2017 Formula 1 suspension designs

A place to discuss the characteristics of the cars in Formula One, both current as well as historical. Laptimes, driver worshipping and team chatter does not belong here.
DaveW
DaveW
242
Joined: Tue Apr 14, 2009 11:27 am

Re: 2017 Formula 1 suspension designs

Post

bill shoe wrote:This goes a bit off-topic, but why did the 1987 Lotus 99T car get its butt kicked by the 1987 Williams? ... Any other insights into what exactly made the 99T weak? It only won on the two street circuits (Monaco and Detroit).
I really don't know, but there were clues:

The active system was designed by Lotus Engineering/Cranfield and installed in the vehicle by Team Lotus, who were responsible for the geometry. For the first three tests the car had a mind of its own - until we discovered that the front geometry was massively non-linear, and the set-up procedure meant that the front suspension motion ratio was set more or less randomly between 1.2 & 2.0. Then things settled down, but we still struggled to find a set-up that Senna liked.

In the end we gave him a lateral balance control under his right foot (understeer proportional to longitudinal acceleration). It kind of worked. It was the only change made that I didn't first validate (I normally ran a road car with the F1 code installed) - inevitably, I got the sign wrong and gave him massive oversteer. Curiously, he stayed out for several laps and arrived back with a smile and an intact car...so much for car control...

On one occasion, the Team arrived with a new rear wing that generated "19% more downforce". In the event, downforce changed by less that 2%, but longitudinal acceleration was affected, & Senna claimed that he couldn't get the car to turn-in.

Once settled the car ran reasonably competitively, winning the two events where a "proper" car wouldn't be expected to work. However, he should also have won at Monza (a low down-force circuit) but fell off when in the lead overtaking a lapped vehicle. He finished second (he said later that the active system threw him off, but then allowed him to recover). There was nothing obvious in the data. He did reasonably well at Imola (with two massive chicanes which he did like & one high speed corner he didn't) - a first or a close second was in prospect until a leak caused him run with no hydraulic fluid for 5-6 laps - but he did finish...

Later, in Mexico, a cold start after a red flag suggested that we were not working the tyres hard enough, perhaps caused by us or tyre developments.

You might conclude that we didn't know what we doing (true), that dividing responsibility was not the best idea (also true), that we started well, but finished poorly (clearly), and our collective understanding of aerodynamics was rather primitive (definitively).


I can't talk about the 1988 car. It ran with Team's active system.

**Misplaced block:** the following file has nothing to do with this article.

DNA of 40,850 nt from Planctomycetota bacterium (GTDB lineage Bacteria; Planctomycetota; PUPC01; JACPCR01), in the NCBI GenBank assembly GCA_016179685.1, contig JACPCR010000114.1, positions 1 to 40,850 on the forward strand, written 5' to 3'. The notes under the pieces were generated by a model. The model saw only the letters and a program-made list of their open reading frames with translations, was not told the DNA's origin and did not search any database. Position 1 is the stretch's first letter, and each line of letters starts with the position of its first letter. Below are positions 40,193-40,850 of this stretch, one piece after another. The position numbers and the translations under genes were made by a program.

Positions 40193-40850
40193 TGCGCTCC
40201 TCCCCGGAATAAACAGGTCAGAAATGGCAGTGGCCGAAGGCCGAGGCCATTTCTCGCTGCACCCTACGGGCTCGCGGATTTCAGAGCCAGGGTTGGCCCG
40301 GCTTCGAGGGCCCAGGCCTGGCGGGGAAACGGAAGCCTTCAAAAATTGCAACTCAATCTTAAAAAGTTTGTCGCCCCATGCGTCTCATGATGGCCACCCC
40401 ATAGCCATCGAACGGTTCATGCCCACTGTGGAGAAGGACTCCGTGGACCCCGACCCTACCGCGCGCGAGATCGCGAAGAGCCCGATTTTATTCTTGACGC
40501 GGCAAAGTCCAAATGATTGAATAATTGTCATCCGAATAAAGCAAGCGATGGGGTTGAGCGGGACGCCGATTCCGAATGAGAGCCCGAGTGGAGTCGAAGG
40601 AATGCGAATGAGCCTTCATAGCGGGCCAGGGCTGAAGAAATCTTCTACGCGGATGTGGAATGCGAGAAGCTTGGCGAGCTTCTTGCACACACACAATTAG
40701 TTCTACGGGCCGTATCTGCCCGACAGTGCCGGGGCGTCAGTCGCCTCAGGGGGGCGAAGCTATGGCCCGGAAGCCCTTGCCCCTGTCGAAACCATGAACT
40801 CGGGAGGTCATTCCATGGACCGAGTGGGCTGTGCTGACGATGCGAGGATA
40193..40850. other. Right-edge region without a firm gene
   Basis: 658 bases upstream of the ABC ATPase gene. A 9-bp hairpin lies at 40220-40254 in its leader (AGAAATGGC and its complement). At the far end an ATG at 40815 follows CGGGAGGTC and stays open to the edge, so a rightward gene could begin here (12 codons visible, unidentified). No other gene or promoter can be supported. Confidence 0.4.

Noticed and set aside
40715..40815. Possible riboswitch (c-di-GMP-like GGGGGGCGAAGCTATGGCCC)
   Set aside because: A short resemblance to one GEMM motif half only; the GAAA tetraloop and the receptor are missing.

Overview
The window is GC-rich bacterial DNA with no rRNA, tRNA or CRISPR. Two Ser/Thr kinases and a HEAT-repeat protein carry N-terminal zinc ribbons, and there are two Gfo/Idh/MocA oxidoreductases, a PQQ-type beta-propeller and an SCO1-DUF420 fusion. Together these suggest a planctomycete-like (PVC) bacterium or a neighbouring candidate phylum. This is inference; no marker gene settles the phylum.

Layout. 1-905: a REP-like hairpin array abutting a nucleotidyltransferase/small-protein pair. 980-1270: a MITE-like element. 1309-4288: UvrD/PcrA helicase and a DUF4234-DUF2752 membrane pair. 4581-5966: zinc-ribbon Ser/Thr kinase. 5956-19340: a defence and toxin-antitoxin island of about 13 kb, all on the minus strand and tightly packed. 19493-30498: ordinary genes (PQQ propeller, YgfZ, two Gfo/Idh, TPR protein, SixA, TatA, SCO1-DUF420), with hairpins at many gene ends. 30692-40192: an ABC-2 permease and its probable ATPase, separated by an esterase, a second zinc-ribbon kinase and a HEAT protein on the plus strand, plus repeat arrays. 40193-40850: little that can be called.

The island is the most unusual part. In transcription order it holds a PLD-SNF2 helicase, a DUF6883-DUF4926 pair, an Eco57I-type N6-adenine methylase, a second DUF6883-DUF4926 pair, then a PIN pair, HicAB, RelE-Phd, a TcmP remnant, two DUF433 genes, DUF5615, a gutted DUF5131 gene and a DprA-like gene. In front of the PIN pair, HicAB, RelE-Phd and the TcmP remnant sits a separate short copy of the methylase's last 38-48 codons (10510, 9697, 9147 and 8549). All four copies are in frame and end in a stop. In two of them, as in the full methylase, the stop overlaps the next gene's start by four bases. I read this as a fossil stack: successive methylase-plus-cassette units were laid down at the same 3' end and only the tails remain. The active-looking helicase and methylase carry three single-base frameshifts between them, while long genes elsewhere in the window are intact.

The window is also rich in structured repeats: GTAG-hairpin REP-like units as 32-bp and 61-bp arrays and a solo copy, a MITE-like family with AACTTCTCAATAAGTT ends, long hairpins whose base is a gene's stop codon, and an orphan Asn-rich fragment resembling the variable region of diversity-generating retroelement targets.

Last edited by DaveW on Thu Feb 16, 2017 8:01 pm, edited 1 time in total.

Jolle
Jolle
186
Joined: Wed Jan 29, 2014 9:58 pm
Location: Dordrecht

Re: 2017 Formula 1 suspension designs

Post

Sevach wrote:
Jolle wrote:
FW17 wrote:
Are any of the systems comparable to the F1 systems? Aren't most adaptive?
No. Most road systems are partly (hybrid) active compared to the hay days of F1 active suspension. A FB14B had no springs or coils. They actively pulled and pushed the wheels up and down. No pressure in the system was all four wheels up in the air! On a road car it's used to cope with different kinds of bad roads without loosing the sporty stiff setup. They are systems to loosen or tighten up the springs and dampers. The suspension itself (mostly) still comes from the springs (air or steel).
I think the Mclarens are true active, Porsche has active anti roll bars combined with normal springs and dampers.
McLaren still uses a hybrid setup, the system still got springs (just google and you'll see them very clearly)

User avatar
turbof1
Moderator
Joined: Thu Jul 19, 2012 8:36 pm
Location: MountDoom CFD Matrix

Re: 2017 Formula 1 suspension designs

Post

Guys, I will put a sticky on this topic (yes, that sounds wrong). I have a feeling we are going to see a lot of controversy around this.
#AeroFrodo


lio007
lio007
312
Joined: Mon Jan 28, 2013 10:03 pm
Location: Austria

Re: 2017 Formula 1 suspension designs

Post

Christian Horner on RBR's Suspension System:
Meanwhile, Horner believes Red Bull's suspension system is within the regulations after the outfit consulted the FIA.
There has been debate among teams readapting the legality of clever hydraulic suspension systems in F1 since Ferrari sought clarification of the rules late last year, with race director Charlie Whiting expected to issue a technical directive.
"The FIA appear to be happy with the way we have interpreted the rules," said Horner.
"If anybody has a problem with that, they have the right to protest.